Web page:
It's no accident that IFC announced its rebranding as… IFC on the same day it debuted The Spoils of Babylon. After all, this star-studded spoof of old-school television miniseries (made in conjunction with Will Ferrell and his Funny or Die outfit) has next to nothing to do with the channel's original identity as the "Independent Film Channel" and everything to do with its burgeoning line-up of alt-comedy shows like Maron and Portlandia. So, going forward, IFC simply stands for IFC and if Spoils works ratings magic, you can expect to see more stunts like it in the future.
After what I presume to be quite a bit of market research, IFC does not like the word "hipster" and refrains from using it at all costs. Of course, you wouldn't be able to tell from their "Upfront-Landia" -- defined by hyper-aware IFC as "network upfront combined with the only show you've ever heard from us" -- event when you first entered the party, as the vibe of the slightly industrial room at Off Broadway's New World Stages screamed "too cool" to me. (Though, oddly, the party was seriously lacking in vegetarian hors d'oeuvres, but I digress.)
While some mostly original content has been on IFC for the past few years, over the past few months the channel has worked hard to place more of these shows front and center on its schedule. They've changed their logo, given us Portlandia, and today they threw down the gauntlet by having their very first honest-to-goodness upfront. While most channels work to produce huge spectacles to wow reporters and advertisers, today IFC gave us a chill laid back presentation fitting for a post-SXSW week. The whole event was so subdued that even Suzanne Sena opening the presentation in her Onion News Network persona, Brooke Alvarez, wasn't even annoying. We were then told just how cool IFC is and how it is working to "curate alternative comedy," so that we would know that even though they were holding an upfront they still were proud to be serving their own spot in television the "media of the niches." Even if they were almost too chill, I have to give them credit for not overusing buzz words like "authentic." After a pithy rundown of the new shows, Fred Armisen was brought out as if a bird to be put on a tote bag to announce that they will beginning writing the next season of Portlandia in April.
Like a lot of people, my gateway into Marc Maron's vital WTF podcast was the once-struggling stand-up comic's famous two-part chat with estranged pal Louis C.K., which I initially heard excerpted on another show and immediately tracked it down to its source. It's a remarkable conversation, with both guys mining personal territory that's usually omitted from the public forum, particular in the context of an ostensible celebrity interview.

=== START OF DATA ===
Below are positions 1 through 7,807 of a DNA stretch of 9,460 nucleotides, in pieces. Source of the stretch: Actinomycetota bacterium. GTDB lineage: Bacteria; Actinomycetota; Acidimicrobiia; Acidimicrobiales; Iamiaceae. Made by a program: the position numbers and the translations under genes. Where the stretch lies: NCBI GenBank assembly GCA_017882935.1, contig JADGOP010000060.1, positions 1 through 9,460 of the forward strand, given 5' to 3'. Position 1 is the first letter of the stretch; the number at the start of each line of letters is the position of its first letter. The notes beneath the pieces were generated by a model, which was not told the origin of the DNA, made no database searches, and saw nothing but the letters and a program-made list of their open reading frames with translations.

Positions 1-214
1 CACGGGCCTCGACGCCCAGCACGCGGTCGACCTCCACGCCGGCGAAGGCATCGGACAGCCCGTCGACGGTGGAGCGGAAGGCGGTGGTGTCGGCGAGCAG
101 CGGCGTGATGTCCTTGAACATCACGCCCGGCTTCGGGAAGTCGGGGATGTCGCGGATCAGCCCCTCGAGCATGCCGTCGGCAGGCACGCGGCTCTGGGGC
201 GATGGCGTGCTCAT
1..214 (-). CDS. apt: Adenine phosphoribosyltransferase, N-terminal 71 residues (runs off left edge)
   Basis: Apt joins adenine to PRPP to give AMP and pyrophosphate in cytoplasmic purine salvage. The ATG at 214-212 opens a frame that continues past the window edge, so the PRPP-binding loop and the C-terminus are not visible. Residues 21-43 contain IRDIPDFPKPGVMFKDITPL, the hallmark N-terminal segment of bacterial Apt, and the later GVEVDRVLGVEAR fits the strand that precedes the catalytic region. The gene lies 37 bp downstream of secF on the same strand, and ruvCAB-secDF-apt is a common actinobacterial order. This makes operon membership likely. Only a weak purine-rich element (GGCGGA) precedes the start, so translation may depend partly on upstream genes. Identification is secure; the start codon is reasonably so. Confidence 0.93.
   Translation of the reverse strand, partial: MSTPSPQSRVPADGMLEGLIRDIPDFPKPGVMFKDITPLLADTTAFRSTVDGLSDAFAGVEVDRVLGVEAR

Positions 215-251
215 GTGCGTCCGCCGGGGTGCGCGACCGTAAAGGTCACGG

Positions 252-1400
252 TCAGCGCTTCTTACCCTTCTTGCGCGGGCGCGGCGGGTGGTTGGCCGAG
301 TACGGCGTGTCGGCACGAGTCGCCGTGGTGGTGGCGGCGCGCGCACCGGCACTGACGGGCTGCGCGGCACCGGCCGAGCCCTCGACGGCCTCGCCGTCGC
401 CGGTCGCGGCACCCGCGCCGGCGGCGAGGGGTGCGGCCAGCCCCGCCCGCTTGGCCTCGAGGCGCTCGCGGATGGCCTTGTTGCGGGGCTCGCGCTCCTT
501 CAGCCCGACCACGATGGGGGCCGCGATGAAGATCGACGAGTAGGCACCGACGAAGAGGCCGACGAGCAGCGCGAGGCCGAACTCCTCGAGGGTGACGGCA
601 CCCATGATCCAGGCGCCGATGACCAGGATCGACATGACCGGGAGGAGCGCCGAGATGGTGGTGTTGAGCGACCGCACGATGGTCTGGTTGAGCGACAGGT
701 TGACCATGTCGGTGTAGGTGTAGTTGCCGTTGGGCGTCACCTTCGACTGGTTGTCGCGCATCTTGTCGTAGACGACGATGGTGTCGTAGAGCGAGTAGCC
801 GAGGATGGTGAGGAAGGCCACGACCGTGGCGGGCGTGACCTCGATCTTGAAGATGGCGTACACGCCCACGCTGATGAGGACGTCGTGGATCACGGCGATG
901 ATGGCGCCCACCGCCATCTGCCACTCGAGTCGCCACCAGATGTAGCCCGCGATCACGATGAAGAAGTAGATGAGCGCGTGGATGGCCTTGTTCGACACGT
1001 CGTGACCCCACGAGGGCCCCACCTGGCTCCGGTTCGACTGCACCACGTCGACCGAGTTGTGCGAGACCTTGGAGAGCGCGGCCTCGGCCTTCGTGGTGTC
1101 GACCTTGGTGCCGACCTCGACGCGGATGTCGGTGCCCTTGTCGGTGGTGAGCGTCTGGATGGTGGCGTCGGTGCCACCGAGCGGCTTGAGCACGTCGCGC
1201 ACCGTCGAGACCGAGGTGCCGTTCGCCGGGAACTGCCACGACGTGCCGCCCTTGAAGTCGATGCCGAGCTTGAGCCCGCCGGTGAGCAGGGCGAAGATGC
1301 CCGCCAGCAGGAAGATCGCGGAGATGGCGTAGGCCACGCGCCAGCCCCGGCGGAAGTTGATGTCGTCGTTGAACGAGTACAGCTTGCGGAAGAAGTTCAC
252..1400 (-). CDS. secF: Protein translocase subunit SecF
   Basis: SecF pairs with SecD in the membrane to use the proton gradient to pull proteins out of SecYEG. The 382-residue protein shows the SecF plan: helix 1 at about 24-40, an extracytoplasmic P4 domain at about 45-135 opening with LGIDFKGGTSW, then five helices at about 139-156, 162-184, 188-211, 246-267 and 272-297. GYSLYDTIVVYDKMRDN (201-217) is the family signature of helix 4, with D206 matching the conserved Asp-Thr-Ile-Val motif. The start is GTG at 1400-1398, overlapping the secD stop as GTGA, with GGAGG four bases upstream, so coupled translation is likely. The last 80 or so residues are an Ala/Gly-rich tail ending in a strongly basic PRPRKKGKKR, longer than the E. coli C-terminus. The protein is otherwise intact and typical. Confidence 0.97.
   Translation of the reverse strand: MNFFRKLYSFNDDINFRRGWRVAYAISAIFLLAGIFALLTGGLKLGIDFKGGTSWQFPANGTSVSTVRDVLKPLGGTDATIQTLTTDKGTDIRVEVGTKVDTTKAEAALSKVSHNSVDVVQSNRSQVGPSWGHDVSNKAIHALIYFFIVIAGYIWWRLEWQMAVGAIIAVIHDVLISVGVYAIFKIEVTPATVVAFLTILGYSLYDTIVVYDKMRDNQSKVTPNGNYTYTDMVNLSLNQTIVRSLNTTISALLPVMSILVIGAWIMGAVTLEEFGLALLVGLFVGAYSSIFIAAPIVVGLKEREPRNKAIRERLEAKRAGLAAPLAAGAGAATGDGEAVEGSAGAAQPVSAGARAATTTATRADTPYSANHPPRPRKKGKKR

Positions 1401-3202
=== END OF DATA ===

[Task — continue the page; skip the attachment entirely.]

Live from New York... it's the dude from The Voice!
Who knew Mario Lopez could be relevant for more than one reason in a single day?
Once upon a time, in the golden age of sketch comedy, there were a dozen sketch shows on the air at a given time. Since then, the field has been whittled down to a precious few, until for a while it was just Saturday Night Live battling an ailing Mad TV. But there has been a new power rising in the East. A dark power, made up of equal parts Kids in the Hall, The Vacant Lot and Exit 57, fueled by the power of feces and prone to having sex with animals. They're The Whitest Kids U'Know, and their third season of uncensored sketch comedy begins tonight on IFC. We talked to them about why Hitler is an inspiration, why dinosaurs are awesome and why this season was almost called "Season Drugs."
If you haven't been watching IFC's Z Rock, about a rock band in New York City that plays gigs by night and kids' parties by day, you may want to tune in this Sunday. The show -- a hybrid of Flight of the Conchords, It's Always Sunny in Philadelphia and Curb Your Enthusiasm, but with a lot fewer words in the title -- has a new guest-star in every episode, from rockers like Sebastian Bach and Dave Navarro to comedians like Dave Attell and Gilbert Gottfried, and this week's is no exception. I'd build up to it some more, but as you've probably already read in the title, it's Twisted Sister frontman Dee Snider.
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